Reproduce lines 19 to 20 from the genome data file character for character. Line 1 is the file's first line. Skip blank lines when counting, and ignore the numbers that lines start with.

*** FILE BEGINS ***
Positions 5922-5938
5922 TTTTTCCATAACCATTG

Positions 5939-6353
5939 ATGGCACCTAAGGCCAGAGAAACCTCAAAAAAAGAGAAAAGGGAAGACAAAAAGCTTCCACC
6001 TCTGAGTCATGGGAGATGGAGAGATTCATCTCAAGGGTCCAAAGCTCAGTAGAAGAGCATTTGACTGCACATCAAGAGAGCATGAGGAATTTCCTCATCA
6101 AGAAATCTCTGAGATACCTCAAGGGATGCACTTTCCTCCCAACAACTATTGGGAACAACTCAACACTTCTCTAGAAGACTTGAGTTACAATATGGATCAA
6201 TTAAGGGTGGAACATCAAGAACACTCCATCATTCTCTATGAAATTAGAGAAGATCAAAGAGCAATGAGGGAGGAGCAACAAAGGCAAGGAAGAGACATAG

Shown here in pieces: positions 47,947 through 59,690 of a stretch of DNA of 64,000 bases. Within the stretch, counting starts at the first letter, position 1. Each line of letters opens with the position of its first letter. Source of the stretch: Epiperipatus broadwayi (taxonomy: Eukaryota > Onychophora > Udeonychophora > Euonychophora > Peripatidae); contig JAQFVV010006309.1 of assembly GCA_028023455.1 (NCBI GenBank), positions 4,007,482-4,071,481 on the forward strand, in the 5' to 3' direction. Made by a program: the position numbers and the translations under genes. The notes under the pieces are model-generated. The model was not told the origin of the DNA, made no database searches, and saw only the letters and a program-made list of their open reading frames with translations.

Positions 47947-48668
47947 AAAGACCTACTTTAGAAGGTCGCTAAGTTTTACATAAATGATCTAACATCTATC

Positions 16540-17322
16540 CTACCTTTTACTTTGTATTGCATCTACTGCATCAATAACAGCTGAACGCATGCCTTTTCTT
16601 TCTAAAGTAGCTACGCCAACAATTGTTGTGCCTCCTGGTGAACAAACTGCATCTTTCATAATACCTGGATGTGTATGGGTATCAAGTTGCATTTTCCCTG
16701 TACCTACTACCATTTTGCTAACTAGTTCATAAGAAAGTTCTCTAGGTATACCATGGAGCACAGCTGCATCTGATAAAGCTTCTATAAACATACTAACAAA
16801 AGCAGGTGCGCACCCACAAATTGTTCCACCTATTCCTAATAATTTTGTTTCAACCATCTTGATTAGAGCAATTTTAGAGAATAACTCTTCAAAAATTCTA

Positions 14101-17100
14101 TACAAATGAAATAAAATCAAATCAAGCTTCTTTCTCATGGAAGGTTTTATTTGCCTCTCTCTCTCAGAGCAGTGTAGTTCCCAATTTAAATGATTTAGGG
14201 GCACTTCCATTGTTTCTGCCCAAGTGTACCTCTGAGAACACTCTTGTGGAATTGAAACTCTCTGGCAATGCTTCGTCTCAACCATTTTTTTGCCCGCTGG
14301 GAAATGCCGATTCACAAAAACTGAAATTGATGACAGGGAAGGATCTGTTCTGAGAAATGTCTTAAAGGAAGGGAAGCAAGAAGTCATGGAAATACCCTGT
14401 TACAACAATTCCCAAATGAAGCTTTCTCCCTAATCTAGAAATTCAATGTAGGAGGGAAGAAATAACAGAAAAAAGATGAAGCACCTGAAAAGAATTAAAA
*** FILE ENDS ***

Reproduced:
14301 GAAATGCCGATTCACAAAAACTGAAATTGATGACAGGGAAGGATCTGTTCTGAGAAATGTCTTAAAGGAAGGGAAGCAAGAAGTCATGGAAATACCCTGT
14401 TACAACAATTCCCAAATGAAGCTTTCTCCCTAATCTAGAAATTCAATGTAGGAGGGAAGAAATAACAGAAAAAAGATGAAGCACCTGAAAAGAATTAAAA